The University Health Service (UHS) is committed to providing excellent care. Preventing and treating your pain or discomfort are important aspects of your care. This fact sheet provides information on how to prevent and manage any pain that you may have.
Pain is an uncomfortable feeling that comes from injury, disease, or damage to your body. Pain is your body's way of sending a warning to your brain. When your body gets hurt, signals are sent along nerves into your spinal cord and up to your brain. Pain medicine blocks these signals to your brain so the pain can be relieved or decreased.
Sometimes pain is a nuisance, or it may, in fact, be a signal that something serious is wrong. Pain that is not treated may cause you to feel anxious, depressed, tired, or moody.
Pain can often be controlled with good assessment, planning, and patient/family input. Become a partner with your primary care provider by discussing:
Pain is personal. Your input is the key to getting the best pain relief. To assess the intensity of your pain, we often use a scale such as the one below:
Using a pain scale to report your pain can help your primary care provider (PCP) know how well your treatment is working and whether to make any changes in your plan of care. Contact your PCP as soon as pain begins or if the pain does not go away after treatment. Your PCP will take actions to help you feel better and will check to make sure the action(s) is working.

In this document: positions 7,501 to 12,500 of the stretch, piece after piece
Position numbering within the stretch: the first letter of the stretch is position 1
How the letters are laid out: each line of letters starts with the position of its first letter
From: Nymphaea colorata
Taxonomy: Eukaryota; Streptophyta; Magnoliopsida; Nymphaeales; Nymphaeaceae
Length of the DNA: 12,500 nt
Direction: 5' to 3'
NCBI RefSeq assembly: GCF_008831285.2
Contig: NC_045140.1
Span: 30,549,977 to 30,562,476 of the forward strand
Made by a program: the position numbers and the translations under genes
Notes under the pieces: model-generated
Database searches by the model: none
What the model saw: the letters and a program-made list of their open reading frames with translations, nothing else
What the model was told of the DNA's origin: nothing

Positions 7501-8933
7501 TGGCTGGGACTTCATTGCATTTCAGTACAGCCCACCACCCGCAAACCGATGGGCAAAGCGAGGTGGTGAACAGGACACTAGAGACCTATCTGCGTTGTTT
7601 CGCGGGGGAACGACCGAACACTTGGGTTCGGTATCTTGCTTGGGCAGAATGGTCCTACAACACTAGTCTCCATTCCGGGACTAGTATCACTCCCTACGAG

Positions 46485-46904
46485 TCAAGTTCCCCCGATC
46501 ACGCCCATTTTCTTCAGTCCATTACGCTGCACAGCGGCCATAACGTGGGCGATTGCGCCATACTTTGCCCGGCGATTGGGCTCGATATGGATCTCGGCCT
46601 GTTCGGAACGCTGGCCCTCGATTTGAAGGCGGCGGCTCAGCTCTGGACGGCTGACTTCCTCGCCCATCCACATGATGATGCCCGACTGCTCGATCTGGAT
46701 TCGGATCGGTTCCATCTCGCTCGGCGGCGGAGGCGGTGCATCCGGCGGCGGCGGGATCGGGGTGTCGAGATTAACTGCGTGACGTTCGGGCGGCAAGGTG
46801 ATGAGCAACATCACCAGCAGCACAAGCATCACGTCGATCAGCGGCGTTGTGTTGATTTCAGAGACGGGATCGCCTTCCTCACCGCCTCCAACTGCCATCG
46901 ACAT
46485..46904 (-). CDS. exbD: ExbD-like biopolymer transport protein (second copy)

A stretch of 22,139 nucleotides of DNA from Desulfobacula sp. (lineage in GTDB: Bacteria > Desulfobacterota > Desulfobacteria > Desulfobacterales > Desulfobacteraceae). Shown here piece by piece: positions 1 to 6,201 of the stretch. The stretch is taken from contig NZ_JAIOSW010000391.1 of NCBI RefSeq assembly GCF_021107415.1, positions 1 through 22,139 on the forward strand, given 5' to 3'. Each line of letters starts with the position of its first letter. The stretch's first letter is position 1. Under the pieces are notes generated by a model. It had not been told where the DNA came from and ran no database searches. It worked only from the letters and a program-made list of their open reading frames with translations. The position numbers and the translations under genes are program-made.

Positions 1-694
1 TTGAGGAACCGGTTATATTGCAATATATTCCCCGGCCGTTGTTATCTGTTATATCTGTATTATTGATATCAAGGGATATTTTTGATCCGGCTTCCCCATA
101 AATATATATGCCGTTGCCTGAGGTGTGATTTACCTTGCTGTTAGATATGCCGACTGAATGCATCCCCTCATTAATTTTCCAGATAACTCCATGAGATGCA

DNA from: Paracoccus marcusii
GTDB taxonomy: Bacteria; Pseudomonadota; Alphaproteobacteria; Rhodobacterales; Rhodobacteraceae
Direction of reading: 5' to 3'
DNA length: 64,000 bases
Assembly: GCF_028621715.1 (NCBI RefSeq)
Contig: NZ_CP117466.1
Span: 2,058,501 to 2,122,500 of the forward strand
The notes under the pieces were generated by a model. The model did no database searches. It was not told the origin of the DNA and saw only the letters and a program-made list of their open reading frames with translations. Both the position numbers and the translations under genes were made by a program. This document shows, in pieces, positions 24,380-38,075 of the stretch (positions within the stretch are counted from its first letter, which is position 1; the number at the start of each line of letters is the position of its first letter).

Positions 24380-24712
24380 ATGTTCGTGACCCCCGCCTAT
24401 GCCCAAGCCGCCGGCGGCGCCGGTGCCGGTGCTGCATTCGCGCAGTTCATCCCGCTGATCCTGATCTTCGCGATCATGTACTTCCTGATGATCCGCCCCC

Medicines to relieve pain can be given in the form of pills, patches, or injections in a vein. There are many different types of pain medicine, and they all work in different ways. If you have pain, your primary care provider will work with you to find the pain medicine that will work best for you.
Your primary care provider will discuss with you the risks and benefits of any pain medicine you choose to take. Ask questions if you have any concerns. Sometimes, it is best to combine medicines or to change the dosage or method of giving the medicine in order to relieve the pain.
Participate fully in planning how to manage your pain. Check with your primary care provider about:
Call 275-2662 to schedule an appointment at the University Health Service (UHS). UHS offers a full range of services. All visits to UHS are confidential.